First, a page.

The daily publication of one of Rashid’s artwork on The Culturium’s FB page has just concluded..
Each image is followed by an introduction by The Culturium and thoughts by Rashid. The Facebook page is publicly accessible (facebook.com/TheCulturium). The online magazine / blog, The Culturium, to which Rashid is a regular contributor, “explores the interface between spirituality and the cultural arts”. (theculturium.com)
4 April 2022
In a recent dharma talk online, author and Buddhist practitioner, Jack Kornfield, quoted Charles Dickens’ opening sentence to A Tale of Two Cities whilst meditating on the state of the modern world: “It was the best of times, it was the worst of times.”
Rashid Maxwell – writer, poet, artist, beekeeper – has also felt impelled to respond to the current condition of our existence, creating a series of striking paintings and accompanying reflections that give expression to the inexpressible—both the horror and beauty of this life – in a series similarly echoing literary undertones, titled ‘War and Peace’.
The Culturium has been given the great honour of bringing his project to you, an image a day, for your contemplation in a venture to reconcile the irreconcilable.
“How do we deal with the horrors of war?
“The invasion of Ukraine brings us face to virtual face with pain, destruction and death and yet every crisis contains the seed of its solution.
“My partner and I committed to sit daily in meditation: not that it will stop the tanks and rockets or bring relief to the bereaved but to open up a space for seeing and understanding.
“Being a painter, images arose that wanted to find colour and form. I had to scurry around priming any canvases and boards to hand. Memory reminds us how things that seem to be bad are often good teachers and lead to more insight.
“The first three images of this series, perhaps not comfortable to view, reflect the fear and rage, bewilderment, grief and repulsion, yet also include the possibility of peace…”
5 April 2022
The seventh-century Korean Buddhist monk, Wonhyo, was one of the most revered scholars of his day, writing commentaries and treatises on virtually all of the most influential Mahayana texts and scriptures. Of particular renown was his theory regarding “harmonizing doctrinal disputes”, a hazard even amongst eminent nondual intellectuals: “Underneath turmoil and conflict,” Wonhyo wrote, “is unity.”
In a similar vein, The Culturium’s virtual artist in residence, Rashid Maxwell, showcases his continuing series, ‘War and Peace’, whereby incongruency and chaos are pacified by mutual cooperation, respect and inner tranquillity.
6 April 2022
In the third installation of his stunning series, ‘War and Peace’, contemporary artist, Rashid Maxwell, offers another insightful expression into the nature of mind, driven to despair by violence, destruction and bloodshed; and yet, in the very midst of all the heartbreaking turbulence exists a still, silent place, from which all of life emanates and where we can find everlasting tranquillity if we could but give it a chance.
7 April 2022
How can we make any sense of life, when harrowing images of the heinous acts of war are relentlessly broadcast on the world’s media platforms, filling our hearts and minds with utter hopelessness and despair at the fate of human existence.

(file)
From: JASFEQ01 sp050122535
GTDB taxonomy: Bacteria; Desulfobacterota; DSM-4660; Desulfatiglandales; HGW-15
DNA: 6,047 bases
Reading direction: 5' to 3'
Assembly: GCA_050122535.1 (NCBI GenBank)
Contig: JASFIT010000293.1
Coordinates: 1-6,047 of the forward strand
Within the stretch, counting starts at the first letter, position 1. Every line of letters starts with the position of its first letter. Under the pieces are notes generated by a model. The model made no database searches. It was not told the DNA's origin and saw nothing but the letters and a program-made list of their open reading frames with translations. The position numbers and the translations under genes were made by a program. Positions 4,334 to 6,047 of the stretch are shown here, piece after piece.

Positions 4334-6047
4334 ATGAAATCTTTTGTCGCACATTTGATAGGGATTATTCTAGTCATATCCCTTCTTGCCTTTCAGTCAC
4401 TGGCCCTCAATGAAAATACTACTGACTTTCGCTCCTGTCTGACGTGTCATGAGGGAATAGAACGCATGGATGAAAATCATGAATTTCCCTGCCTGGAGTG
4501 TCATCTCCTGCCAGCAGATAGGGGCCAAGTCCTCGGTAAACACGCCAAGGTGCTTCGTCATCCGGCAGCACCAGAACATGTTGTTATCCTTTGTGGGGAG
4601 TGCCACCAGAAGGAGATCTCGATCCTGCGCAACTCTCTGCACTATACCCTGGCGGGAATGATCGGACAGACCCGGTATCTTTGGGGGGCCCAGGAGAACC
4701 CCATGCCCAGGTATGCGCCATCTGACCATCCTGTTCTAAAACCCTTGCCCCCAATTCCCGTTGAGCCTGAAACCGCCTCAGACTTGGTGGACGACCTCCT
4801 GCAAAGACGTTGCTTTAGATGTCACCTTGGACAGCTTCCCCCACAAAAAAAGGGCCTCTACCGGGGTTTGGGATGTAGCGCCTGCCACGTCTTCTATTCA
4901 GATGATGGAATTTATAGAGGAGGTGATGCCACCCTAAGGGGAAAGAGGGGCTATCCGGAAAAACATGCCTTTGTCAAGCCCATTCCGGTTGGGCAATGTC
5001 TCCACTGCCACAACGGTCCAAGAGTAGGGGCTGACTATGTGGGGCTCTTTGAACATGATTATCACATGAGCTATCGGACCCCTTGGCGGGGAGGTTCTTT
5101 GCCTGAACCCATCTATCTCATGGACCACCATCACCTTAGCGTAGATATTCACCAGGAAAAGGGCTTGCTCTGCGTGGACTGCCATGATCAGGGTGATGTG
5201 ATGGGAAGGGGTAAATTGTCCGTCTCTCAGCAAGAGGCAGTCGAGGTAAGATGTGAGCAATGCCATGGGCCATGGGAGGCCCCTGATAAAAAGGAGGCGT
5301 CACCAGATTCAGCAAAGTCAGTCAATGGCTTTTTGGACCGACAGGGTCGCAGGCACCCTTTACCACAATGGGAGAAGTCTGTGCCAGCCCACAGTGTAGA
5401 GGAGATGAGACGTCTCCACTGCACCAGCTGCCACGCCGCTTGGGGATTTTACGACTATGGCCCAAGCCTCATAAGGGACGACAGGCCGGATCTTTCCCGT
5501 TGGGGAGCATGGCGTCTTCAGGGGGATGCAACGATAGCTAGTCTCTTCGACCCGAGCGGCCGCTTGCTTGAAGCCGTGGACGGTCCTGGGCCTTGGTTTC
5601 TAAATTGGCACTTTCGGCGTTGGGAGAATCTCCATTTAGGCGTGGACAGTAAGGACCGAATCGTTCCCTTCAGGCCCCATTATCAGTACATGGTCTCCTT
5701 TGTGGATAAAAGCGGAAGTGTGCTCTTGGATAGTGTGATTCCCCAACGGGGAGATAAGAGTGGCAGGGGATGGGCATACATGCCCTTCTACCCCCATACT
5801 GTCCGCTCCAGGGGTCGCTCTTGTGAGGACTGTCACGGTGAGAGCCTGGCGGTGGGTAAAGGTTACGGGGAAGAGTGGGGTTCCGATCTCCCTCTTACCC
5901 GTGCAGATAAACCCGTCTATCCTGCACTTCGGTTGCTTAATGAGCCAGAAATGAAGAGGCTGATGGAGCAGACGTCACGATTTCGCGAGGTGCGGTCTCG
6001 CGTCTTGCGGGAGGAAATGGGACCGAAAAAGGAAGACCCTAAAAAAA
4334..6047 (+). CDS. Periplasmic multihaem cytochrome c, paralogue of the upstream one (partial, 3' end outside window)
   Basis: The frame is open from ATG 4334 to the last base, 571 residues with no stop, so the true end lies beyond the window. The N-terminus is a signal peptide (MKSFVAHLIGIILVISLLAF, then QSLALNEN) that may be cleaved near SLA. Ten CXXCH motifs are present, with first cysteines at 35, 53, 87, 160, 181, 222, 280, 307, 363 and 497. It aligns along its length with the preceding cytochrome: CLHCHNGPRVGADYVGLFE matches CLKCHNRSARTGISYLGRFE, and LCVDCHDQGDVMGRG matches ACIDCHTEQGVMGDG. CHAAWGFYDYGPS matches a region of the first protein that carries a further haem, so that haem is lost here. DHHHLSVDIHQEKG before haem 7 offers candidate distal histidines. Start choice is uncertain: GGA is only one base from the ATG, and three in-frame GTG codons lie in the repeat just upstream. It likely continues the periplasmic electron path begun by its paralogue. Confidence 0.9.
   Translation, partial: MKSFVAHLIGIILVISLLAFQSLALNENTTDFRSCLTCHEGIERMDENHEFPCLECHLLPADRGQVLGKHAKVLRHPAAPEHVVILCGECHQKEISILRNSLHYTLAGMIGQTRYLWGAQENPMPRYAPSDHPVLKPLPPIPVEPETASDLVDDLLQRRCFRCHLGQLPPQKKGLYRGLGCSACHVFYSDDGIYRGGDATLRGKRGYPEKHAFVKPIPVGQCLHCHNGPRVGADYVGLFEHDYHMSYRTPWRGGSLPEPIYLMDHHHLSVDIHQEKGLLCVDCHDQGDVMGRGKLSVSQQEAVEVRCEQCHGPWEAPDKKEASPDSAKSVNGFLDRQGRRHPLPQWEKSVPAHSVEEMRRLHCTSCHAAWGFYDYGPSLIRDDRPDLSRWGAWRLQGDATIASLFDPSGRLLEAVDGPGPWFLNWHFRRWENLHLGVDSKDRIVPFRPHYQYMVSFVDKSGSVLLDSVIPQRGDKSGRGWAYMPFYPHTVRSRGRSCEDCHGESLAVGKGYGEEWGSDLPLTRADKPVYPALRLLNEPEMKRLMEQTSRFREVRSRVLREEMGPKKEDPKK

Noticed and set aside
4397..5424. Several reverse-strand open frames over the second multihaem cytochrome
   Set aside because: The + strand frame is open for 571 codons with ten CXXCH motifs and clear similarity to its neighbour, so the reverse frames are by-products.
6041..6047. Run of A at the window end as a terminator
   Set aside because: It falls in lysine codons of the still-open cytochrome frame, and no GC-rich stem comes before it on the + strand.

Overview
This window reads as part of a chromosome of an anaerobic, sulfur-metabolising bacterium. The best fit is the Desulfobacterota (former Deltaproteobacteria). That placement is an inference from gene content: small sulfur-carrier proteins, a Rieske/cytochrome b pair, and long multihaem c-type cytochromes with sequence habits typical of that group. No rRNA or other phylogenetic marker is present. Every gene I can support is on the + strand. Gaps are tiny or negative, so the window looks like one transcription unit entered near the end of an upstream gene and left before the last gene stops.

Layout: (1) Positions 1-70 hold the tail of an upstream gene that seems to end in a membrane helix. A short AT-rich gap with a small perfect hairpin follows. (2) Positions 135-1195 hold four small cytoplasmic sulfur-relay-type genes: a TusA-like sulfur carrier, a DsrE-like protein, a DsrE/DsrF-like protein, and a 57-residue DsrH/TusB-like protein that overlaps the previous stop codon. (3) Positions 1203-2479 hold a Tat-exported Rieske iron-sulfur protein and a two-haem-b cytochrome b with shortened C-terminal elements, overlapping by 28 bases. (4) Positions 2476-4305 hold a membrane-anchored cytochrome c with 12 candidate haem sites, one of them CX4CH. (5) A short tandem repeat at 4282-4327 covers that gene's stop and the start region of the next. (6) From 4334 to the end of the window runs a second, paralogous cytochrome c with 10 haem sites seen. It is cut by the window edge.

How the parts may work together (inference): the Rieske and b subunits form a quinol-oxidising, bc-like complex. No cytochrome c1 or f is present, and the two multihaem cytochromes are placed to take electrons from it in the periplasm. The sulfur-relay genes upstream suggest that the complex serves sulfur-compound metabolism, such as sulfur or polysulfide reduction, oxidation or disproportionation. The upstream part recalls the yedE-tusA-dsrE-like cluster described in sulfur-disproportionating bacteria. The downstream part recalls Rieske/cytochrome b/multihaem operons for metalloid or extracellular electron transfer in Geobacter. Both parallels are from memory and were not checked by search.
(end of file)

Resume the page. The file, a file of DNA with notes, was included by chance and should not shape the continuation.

And yet, as The Culturium’s visual artist in residence, Rashid Maxwell, depicts so arrestingly in our ongoing series, ‘War and Peace’, our time on this earth is the perpetual interplay of evil and redemption, chaos and order, darkness and light.
“The fourth and fifth paintings express the constant, shifting opposites within us and the world – war and its anguish, peace and its tranquillity – life as it actually is.”
8 April 2022
Continuing Rashid Maxwell’s ‘War and Peace’ series on The Culturium, the visual artist recounts his artistic practice in relation to the phenomenal world.
“The sixth and seventh paintings are as relentless but move from hate for the aggressor, pity for the victims, to a wider, deeper view of life’s dual impulses – how they are in fact two sides of the same coin: an integral part of life, like male and female, good and bad, black and white.
“There is a stillness at the centre of these paintings. In this world, birth and death are ever renewing of life. Creation and destruction evolve ever new forms. What we dislike is as important as what we like.”
9 April 2022
The great Lebanese-American poet, essayist and visual artist, Etel Adnan, once said, “Poetry, it is believed, is the revelation of the self. Painting, the revelation of the world. But it could also be the other way around.”
In viewing the seventh offering of Rashid Maxwell’s virtual installation, ‘War and Peace’, on The Culturium, it is obvious how Adnan’s statement is revealed to be true indeed.
10 April 2022
In the penultimate instalment of Rashid Maxwell’s exquisite series, ‘War and Peace’, The Culturium’s artist in residence expounds how the dichotomies of life coalesce into a unified whole.
“In the eighth painting these polarities come together – a visual expression of the contradictions humanity faces, opened up and seen in their entirety and balance. The introvert and extrovert, the dark and the light, the form and the formless are united with gratitude and joy.”
11 April 2022
As The Culturium concludes Rashid Maxwell’s stunning series, ‘War and Peace’, our painter in residence reflects on his artistic practice and the meaning behind his powerful work.
“Art is always the attempt to express the inexpressible and, in this case, reconcile the irreconcilable. So a painter just has to fasten his seat belt, mix up some colours and follow the brush.”
For more information about Rashid Maxwell’s paintings, poetry, photography and creative designs in general, visit his website: www.rashidmaxwell.com
Rashid is also a regular contributor to Osho News